“If you think about what Aetna and United are trying to do, basically they're trying to own the quarterback of care,” said Brian Tanquilut, an equity analyst at investment firm Jefferies. “At the end of the day, the beauty of owning these practices is you have greater control over a person's whole health-care picture.”
Each strategy is slightly different. United's business segment, Optum, will acquire DaVita Medical Group, which includes 300 clinics that provide primary and specialist care, as well as urgent care centers and half a dozen surgery care centers. Those clinics serve 1.7 million patients each year in California, Colorado, Florida, Nevada, New Mexico and Washington. The acquisition — set to close next year — will expand the company's move into clinics and surgical care centers.
The deal “advances our shared goal of supporting physicians in delivering exceptional patient care in innovative and efficient ways,” Larry C. Renfro, Optum's chief executive, said in a statement.
In CVS's case, the deal joins 9,700 brick-and-mortar pharmacies with Aetna's 22 million medical members. The joint company plans to transform those locations into a primary access point for basic health care. The idea is that this nationwide network, including pharmacists and nurses, could help keep people well, managing chronic diseases before they become expensive emergencies -- while also providing an alternative and cheaper venue for many kinds of basic health care.
Independent physicians have expressed reservations about the CVS deal, worrying that they may be cut out of the equation and patients might get worse care. Physicians and insurers also have a long history of being in conflict, as insurers' efforts to manage costs by avoiding inappropriate or expensive care are sometimes seen by doctors as an attempt to overrule their medical judgment.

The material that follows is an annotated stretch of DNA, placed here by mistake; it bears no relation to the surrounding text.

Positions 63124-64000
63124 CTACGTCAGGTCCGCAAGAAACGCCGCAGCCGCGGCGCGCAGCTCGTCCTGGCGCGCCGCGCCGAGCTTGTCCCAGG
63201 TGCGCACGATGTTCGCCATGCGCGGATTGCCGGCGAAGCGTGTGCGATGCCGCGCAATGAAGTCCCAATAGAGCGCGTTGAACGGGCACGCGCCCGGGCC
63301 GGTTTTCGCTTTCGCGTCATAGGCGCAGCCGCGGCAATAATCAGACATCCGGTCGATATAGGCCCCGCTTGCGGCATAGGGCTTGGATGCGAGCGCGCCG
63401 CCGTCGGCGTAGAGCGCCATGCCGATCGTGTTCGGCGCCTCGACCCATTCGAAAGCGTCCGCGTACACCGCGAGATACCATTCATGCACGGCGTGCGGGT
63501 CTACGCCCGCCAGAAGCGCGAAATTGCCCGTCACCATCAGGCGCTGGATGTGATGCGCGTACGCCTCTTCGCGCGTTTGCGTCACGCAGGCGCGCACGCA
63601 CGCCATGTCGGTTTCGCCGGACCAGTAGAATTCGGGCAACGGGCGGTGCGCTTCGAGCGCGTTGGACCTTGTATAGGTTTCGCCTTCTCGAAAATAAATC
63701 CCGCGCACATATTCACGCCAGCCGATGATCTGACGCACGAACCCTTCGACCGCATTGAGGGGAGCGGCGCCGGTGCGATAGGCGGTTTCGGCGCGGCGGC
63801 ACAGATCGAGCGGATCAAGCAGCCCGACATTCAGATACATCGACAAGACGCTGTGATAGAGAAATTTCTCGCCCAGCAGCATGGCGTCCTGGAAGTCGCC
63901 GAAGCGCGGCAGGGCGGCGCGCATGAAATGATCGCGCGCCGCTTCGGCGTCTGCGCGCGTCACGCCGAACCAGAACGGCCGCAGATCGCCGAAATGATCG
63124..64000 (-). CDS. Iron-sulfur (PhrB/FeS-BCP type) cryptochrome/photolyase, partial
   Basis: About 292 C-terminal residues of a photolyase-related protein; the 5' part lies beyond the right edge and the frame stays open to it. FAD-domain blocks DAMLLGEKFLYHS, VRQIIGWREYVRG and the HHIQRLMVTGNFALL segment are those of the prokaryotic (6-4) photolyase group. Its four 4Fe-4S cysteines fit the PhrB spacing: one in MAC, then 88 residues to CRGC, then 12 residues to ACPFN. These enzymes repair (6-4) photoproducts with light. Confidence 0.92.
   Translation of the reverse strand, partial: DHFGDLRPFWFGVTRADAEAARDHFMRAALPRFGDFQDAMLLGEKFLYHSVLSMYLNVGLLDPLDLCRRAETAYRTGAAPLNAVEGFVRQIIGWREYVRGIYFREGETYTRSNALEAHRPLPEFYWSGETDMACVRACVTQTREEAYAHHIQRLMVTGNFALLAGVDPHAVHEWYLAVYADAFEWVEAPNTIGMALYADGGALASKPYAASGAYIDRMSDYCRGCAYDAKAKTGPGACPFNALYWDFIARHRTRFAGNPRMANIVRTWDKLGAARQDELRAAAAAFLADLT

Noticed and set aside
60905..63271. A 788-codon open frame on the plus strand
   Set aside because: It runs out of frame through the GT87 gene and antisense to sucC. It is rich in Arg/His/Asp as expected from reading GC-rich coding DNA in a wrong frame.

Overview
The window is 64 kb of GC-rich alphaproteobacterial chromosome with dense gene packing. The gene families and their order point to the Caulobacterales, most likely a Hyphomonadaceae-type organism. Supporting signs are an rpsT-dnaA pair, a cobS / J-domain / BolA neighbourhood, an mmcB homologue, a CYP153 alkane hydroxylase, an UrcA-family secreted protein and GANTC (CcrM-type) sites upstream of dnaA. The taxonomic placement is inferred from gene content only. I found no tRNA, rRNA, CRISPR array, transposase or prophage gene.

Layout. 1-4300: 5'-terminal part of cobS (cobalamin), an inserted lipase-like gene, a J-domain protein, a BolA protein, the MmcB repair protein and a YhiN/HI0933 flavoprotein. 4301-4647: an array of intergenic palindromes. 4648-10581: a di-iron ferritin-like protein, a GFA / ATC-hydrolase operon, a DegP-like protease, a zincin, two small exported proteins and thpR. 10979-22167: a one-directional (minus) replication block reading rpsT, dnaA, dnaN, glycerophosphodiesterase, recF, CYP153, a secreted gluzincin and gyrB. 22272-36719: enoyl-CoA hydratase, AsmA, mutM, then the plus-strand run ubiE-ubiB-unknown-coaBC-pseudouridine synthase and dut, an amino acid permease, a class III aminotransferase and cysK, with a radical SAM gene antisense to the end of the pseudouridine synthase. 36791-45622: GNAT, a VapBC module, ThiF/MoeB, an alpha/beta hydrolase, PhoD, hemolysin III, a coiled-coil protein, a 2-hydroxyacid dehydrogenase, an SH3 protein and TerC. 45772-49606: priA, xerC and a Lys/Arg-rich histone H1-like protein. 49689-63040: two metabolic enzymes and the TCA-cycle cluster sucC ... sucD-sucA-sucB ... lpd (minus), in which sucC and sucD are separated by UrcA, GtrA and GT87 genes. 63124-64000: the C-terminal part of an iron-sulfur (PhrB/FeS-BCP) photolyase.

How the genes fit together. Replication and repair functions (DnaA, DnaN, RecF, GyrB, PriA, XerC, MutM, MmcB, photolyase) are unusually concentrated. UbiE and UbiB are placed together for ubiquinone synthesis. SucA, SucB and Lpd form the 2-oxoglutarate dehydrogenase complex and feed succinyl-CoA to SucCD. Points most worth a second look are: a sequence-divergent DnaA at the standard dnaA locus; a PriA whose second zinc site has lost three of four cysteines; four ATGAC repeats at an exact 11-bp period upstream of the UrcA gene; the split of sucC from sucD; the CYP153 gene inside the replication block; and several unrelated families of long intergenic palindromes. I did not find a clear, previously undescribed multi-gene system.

Zack Cooper, a health economist at Yale University, said those anxieties are to be expected.
“We spend close to 20 percent of GDP on health care, and most of us say that shouldn't be the case. Any sorts of changes are going to create turbulence for people who are purveyors of the status quo,” Cooper said.
Cooper said these kinds of vertical mergers, among companies that don't directly compete, don't tend to give one firm the market power to raise prices the same way mergers between similar businesses do. Instead, he said both deals highlight new strategies aimed at reducing health-care costs.
There's been a growing realization that high-deductible health plans that shift costs on to consumers are a blunt tool to try to decrease spending, because they often deter people from getting care instead of encouraging them to shop around. The two deals represent companies exploring new ways to rein in costs — and the diversity in approaches shows that no one yet knows what will work.
There's a hope, for example, that people will substitute cheaper MinuteClinics for expensive emergency room care in the CVS deal, but evidence so far suggests that the blossoming of convenient walk-in clinics leads people to utilize medical care more — perhaps for minor conditions that they never would have sought care for in the past. United's strategy of buying primary care practices means the company could create new incentives for providers and reduce referrals that have little evidence to support them — for example, avoiding surgery for many types of low back pain.
“It's not clear yet which model is preferable,” Cooper said. “Both are highlighting the fact that you need to fix the system to get at health-care costs; you can't just beat consumers over the head with higher and higher cost-sharing.”